The essential role of titanium dioxide in pharmaceuticals

From the protection of active ingredients to improving patient management of medications, titanium dioxide (TiO2) plays an essential role at all stages of a pharmaceutical product’s lifecycle.

While TiO2 has long been a key ingredient in countless consumer and industrial goods, the role it occupies in the pharmaceutical industry is arguably its most vital. Thanks to its highly desirable properties, TiO2 is used in the vast majority of medicines on the market.

According to the European Medicines Agency (EMA), there is no single material that provides the same combination of properties that are unique to TiO2.

The unique beneficial properties of TiO2 in medicines

TiO2 is not only used for asthetic purposes.  It performs a unique combination of key functions at all stages of a pharmaceutical product’s lifecycle. Over the course of a century this has made it indispensable to manufacturers, doctors and patients across the world, and nowadays TiO2 is almost ubiquitously present in essential medicines for humans.

Some of the key properties and applications of TiO2 include:

  • Protective coatings to preserve the efficacy of medicines over time – TiO2 is an essential component of the protective coatings on medications, which enhances the safety, efficacy, and quality of pharmaceuticals for longer periods. Thanks to its ability to scatter light and absorb UV rays, TiO2 extends the shelf-life and ensures the stability of pharmaceuticals by protecting the active ingredients against UV/light and heat degradation.
  • Making pharmaceuticals safer to use and easier to manage – whether it is used to add whiteness or accentuate the boldness of other colours in the protective coatings used on medications, TiO2 enables a large colour scheme and ensures that medicines maintain colour uniformity over time. Colour consistency and uniformity play a significant role in the ability of patients and medical professionals to differentiate medications and dosages and safely manage their medicines. This has a direct positive impact on patient safety and adherence to prescription instructions. This is crucial for people with limited eyesight, or those that require multiple different medications or when different strengths of the same medication are available – as is the case with common blood thinner Warfarin, where four separate colours denote different dosages. Colouring is also a key indication for healthcare professionals and emergency centres in responding to cases of drug overdose or intoxication, and it can help determine if a tablet is real or counterfeit.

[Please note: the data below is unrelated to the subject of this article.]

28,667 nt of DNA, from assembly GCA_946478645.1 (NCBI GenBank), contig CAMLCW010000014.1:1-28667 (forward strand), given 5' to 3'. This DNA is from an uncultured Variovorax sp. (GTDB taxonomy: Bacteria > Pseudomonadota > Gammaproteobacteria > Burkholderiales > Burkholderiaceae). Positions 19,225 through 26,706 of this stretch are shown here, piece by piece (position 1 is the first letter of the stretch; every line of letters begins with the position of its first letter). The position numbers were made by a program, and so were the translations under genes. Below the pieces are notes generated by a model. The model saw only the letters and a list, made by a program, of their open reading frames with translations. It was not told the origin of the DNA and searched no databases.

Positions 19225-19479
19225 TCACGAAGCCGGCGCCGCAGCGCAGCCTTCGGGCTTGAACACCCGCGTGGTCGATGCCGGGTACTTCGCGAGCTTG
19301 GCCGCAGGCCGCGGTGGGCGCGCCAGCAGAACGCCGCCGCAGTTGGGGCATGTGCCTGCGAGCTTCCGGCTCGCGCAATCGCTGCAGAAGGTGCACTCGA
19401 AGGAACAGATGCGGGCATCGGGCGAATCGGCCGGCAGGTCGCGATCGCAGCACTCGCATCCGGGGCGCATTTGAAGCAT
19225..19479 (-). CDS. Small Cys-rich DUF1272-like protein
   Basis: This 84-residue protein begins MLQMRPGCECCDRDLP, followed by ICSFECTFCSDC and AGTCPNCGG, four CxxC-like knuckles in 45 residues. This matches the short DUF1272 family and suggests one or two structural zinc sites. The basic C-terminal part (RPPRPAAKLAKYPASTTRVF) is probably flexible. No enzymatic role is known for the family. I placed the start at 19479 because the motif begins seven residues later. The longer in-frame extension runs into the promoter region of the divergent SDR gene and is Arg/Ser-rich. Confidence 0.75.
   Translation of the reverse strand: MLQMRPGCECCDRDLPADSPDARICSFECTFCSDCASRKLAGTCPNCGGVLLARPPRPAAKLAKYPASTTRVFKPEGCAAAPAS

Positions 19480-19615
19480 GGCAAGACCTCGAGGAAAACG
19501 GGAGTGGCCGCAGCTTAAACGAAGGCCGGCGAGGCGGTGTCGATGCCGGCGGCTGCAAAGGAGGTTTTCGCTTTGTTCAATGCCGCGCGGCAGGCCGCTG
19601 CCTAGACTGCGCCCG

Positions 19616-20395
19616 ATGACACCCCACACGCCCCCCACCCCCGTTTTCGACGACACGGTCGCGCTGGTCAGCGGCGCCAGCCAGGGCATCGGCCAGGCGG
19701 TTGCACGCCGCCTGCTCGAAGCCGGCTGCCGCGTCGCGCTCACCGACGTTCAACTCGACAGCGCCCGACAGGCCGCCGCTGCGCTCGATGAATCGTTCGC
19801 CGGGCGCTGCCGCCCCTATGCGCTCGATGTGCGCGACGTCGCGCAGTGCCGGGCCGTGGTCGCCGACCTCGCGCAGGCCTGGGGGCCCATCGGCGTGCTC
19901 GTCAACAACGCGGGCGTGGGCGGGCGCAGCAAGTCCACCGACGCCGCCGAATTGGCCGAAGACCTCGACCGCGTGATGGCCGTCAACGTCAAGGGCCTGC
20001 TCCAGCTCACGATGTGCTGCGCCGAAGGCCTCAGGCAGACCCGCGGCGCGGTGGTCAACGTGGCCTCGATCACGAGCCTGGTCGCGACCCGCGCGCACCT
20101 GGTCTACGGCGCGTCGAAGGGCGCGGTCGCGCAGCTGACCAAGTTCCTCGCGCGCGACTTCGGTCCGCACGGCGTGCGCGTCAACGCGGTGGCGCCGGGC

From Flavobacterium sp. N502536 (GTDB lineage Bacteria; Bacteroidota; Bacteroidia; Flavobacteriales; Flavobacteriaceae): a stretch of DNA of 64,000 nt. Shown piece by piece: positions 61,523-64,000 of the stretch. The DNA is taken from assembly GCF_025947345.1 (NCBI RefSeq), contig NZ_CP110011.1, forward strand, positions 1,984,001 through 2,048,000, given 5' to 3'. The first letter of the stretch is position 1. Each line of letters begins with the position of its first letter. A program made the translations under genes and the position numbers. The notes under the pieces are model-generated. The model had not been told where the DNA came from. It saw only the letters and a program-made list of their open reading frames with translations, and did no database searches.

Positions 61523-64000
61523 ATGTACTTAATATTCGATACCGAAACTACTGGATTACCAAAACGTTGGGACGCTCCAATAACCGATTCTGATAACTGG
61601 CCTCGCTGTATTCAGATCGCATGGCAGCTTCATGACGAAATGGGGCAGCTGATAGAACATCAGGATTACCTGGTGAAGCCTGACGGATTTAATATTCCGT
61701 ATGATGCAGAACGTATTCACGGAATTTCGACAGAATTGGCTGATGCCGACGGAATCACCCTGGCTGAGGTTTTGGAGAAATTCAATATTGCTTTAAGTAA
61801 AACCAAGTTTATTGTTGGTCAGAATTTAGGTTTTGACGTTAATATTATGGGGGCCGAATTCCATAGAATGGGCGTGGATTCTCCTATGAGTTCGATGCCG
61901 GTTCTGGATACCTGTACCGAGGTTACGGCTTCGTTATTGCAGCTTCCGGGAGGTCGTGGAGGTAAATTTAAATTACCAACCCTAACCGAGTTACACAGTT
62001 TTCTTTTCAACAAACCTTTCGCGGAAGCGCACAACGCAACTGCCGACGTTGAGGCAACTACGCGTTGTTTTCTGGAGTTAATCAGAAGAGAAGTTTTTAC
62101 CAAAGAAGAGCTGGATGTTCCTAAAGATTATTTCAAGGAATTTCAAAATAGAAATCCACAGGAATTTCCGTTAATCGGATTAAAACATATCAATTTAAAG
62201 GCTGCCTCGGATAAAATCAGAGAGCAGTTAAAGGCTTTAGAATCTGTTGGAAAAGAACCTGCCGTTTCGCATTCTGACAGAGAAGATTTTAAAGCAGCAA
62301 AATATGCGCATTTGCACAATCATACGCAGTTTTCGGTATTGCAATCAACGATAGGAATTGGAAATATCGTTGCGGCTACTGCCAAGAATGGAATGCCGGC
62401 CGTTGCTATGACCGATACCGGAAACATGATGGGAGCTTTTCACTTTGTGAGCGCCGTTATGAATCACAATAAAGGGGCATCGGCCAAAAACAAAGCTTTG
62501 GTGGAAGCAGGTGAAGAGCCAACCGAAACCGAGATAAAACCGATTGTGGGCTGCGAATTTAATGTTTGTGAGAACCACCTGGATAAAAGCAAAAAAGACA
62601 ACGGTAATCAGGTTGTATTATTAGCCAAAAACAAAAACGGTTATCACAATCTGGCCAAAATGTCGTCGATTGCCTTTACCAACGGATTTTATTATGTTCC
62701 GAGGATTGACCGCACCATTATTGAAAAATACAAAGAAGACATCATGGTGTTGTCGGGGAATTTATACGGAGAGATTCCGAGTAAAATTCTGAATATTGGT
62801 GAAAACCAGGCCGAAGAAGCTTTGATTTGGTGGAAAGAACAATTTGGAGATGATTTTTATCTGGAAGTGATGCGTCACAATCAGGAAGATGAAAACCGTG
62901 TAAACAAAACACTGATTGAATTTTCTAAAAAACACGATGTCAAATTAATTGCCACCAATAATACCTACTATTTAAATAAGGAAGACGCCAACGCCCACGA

• Inert and effective ingredient – TiO2 is an inert and unreactive substance that does not interfere with the properties of the active ingredients of medicines nor other essential non-active components of a medicine (excipients). Only a small quantity of TiO2 is needed to achieve the desired properties. Alternative materials would need to be added in larger amounts while still not delivering the same functions that TiO2u